After a relatively quiet period earlier in the year, affirmative action rulings are once again coming to the forefront on Capitol Hill.
Perhaps spurred by the passage of Prop 209 in California, Republican conservatives in Congress mounted yet another anti-affirmative action campaign by recently reintroducing legislation aimed at scrapping all federal programs designed to help women and minorities win federal contracts. Rep. Charles T. Canady (R-Florida), chairman of the House Judiciary Subcommittee on the Constitution and co-author of Proposition 209, recently introduced the Civil Rights Act of 1998. (See “A Disturbing Proposition,” Newspoints, January 1998.) The bill would prohibit the federal government from requiring or encouraging federal contractors, subcontractors or recipients of federal assistance “to discriminate or grant preferences to individuals on the basis of their race, color, national origin or sex.”
While Canady says his bill is an effort to provide equal opportunities for all Americans, Rep. Bobby Scott (D-Virginia) says the bill is actually inclined to eliminate the few gains minority groups have made in recent years. “Everywhere you have these laws, minority opportunities plummet and in some cases they totally evaporate,” says Scott, who is the ranking Democrat on the subcommittee. “You have to differentiate between the rhetoric and the effect of the law. We know the effect these laws have had.” The status of this bill is pending, and it likely won’t come up for a vote until later this year.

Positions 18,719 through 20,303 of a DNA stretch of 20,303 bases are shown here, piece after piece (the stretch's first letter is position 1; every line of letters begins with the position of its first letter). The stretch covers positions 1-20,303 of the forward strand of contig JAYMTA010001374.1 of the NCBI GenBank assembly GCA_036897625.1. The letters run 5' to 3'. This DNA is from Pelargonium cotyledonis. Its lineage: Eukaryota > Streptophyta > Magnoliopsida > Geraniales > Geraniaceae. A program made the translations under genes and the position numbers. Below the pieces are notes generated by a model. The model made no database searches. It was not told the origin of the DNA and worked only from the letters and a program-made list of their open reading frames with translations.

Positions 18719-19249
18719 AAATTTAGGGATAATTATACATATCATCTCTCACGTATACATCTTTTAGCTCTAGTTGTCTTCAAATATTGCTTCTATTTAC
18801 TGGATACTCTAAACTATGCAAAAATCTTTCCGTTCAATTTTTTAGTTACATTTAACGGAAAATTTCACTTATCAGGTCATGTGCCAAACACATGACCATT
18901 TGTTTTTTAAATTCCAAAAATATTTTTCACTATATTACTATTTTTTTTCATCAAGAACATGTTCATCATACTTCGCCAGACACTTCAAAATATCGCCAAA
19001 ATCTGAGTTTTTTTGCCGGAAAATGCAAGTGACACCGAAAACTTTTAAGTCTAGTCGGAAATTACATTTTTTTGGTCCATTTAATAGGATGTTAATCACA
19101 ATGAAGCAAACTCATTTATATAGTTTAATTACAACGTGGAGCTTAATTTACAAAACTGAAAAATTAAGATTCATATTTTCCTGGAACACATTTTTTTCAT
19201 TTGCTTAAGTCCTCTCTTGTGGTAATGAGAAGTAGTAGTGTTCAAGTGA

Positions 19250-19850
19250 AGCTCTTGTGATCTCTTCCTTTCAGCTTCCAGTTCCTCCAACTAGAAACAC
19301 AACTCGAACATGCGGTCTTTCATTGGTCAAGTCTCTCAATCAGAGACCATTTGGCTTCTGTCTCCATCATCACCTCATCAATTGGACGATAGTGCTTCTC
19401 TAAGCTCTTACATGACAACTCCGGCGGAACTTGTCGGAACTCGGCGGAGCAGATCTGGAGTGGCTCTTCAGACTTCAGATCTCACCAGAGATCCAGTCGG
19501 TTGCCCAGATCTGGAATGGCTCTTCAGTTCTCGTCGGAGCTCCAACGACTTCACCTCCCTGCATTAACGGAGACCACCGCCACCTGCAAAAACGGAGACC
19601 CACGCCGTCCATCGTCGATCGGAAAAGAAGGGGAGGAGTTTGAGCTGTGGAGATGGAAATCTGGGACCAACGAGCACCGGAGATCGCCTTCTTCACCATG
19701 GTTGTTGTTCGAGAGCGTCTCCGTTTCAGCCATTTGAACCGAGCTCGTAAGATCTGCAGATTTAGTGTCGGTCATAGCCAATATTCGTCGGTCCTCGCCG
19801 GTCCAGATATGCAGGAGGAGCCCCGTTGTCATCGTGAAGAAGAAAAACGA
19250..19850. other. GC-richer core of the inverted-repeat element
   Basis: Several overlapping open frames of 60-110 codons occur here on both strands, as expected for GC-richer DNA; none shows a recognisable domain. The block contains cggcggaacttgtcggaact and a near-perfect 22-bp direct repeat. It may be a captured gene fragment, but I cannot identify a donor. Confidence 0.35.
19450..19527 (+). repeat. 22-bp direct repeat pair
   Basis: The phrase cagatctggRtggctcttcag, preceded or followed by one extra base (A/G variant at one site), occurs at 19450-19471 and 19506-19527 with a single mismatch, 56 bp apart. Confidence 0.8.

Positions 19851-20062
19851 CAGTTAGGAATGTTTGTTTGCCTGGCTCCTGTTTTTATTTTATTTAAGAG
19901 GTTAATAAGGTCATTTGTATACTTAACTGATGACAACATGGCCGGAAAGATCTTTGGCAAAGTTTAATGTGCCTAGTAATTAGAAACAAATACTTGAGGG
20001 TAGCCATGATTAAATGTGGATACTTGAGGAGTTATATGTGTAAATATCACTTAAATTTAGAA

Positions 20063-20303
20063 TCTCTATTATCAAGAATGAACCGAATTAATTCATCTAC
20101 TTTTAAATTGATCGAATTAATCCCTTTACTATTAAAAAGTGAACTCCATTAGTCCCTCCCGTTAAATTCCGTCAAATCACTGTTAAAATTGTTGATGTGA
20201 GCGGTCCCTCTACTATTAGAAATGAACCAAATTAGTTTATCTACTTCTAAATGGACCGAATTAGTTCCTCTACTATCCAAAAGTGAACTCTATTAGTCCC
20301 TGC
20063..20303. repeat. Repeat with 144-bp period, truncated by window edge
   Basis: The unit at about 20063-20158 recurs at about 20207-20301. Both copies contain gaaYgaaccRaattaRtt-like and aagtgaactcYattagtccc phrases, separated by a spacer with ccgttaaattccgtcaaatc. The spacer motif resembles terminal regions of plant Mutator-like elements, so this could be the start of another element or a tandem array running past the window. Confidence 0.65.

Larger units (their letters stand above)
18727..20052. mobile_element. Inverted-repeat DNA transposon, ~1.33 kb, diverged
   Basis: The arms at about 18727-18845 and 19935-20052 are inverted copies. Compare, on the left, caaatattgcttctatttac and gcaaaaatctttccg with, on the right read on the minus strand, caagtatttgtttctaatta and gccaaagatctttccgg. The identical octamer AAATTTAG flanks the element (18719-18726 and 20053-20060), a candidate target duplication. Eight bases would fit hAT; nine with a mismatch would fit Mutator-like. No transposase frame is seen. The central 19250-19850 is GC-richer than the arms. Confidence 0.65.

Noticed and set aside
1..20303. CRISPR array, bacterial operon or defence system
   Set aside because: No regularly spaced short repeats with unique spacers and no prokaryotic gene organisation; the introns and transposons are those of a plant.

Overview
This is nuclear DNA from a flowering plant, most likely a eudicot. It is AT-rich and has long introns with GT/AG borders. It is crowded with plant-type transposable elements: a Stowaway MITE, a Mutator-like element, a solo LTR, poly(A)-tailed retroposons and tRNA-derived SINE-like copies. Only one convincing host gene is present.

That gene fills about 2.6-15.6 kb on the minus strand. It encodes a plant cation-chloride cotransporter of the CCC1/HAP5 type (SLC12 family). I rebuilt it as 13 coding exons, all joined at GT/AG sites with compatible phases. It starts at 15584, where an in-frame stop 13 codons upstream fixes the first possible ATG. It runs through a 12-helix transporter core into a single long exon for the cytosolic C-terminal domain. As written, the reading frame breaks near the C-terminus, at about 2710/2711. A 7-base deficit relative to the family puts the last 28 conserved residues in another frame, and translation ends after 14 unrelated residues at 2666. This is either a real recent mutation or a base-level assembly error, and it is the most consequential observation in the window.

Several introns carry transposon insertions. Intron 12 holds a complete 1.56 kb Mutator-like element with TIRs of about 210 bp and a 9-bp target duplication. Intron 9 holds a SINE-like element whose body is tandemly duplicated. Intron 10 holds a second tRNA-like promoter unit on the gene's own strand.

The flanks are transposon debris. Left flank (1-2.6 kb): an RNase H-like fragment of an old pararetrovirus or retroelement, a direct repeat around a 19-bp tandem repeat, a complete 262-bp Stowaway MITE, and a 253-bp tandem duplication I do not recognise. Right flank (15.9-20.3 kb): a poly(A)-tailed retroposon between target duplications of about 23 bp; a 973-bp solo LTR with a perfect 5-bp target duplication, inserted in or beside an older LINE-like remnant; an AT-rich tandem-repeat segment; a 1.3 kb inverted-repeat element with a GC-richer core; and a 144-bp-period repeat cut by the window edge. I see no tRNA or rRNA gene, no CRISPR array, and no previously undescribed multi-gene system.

But there is some good news to report on another front. The Senate killed an amendment that would have scrapped a 15-year-old program that assists minorities and women to win federal highway contracts. In a 58 to 37 vote, 15 Republican senators joined all but one Democrat, Sen. Earnest Hollings from South Carolina, to vote against legislation that would have dropped the Disadvantaged Business Enterprise Program from the Intermodal Surface Transportation Efficiency Act for the next six years.
The program calls for firms owned by minorities and women to get no less than 10% of the federal highway contracts. Since the program began in the early 1980s, the percentage of contracts women and minorities annually receive has increased from 2% to 15%.
Transportation Secretary Rodney E. Slater praised the Senate action, calling it a “vote of confidence” for the program. But the news wasn’t all good. Sen. Mitch McConnell (R-Kentucky), who sponsored the amendment, was able to get legislation through the Senate that requires a review of the program every two years. And individual states can suspend the program entirely if it is declared unconstitutional by their federal courts.
McConnell and many Republicans are hoping that the federal courts-which are packed with judges appointed by former President Ronald Reagan–will declare the program unconstitutional.
While Canady and Republican conservatives see their efforts as the civil rights struggle of the 1990s, Scott says people can’t be fooled by empty words. ” The strategy is to dress it up and make it sound like it is doing something it’s not doing,” Scott says. “In fact every time this language has been used, it has devastated